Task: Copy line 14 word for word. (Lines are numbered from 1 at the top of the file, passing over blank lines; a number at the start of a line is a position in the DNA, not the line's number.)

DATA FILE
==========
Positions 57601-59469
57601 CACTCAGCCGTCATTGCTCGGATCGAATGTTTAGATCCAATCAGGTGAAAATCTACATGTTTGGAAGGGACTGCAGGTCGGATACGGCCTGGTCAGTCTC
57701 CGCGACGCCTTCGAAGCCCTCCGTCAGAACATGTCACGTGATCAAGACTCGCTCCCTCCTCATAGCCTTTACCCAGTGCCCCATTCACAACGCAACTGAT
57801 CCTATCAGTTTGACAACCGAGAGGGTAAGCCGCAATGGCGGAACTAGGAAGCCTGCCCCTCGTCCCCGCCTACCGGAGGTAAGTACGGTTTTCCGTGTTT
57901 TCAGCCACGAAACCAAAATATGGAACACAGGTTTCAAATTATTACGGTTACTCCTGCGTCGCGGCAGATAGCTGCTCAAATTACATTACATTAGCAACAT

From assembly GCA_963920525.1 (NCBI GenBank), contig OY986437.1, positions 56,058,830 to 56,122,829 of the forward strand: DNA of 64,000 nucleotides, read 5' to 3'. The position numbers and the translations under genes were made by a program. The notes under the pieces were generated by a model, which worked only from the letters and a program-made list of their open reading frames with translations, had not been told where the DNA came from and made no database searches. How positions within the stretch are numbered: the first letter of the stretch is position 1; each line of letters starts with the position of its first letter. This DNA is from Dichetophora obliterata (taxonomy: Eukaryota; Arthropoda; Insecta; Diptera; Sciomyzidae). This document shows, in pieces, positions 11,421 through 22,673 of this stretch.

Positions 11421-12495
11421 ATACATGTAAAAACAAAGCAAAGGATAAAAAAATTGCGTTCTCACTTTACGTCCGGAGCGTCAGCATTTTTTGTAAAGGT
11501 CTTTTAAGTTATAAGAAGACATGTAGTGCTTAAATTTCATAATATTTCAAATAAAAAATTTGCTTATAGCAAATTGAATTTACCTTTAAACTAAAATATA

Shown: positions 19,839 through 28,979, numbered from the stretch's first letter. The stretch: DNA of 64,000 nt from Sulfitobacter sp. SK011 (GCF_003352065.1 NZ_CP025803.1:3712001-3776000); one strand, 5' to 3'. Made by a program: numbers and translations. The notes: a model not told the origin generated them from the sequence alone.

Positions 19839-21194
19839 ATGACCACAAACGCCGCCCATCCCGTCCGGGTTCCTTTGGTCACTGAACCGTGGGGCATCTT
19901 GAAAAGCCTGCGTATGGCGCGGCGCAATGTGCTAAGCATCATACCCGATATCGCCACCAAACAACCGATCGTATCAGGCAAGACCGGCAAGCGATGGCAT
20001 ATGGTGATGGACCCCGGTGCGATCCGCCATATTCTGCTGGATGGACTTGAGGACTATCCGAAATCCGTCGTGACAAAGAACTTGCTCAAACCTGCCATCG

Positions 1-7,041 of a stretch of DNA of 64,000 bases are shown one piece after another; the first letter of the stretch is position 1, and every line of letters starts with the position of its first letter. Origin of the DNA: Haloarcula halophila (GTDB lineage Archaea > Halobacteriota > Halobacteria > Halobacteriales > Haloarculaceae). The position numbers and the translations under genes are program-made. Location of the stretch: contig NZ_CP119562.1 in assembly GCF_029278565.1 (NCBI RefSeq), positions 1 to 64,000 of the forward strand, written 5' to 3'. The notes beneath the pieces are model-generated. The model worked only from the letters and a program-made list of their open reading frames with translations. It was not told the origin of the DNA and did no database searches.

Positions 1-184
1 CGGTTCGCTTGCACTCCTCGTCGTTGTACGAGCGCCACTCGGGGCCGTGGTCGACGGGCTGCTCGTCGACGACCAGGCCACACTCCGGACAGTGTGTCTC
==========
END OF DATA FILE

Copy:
20001 ATGGTGATGGACCCCGGTGCGATCCGCCATATTCTGCTGGATGGACTTGAGGACTATCCGAAATCCGTCGTGACAAAGAACTTGCTCAAACCTGCCATCG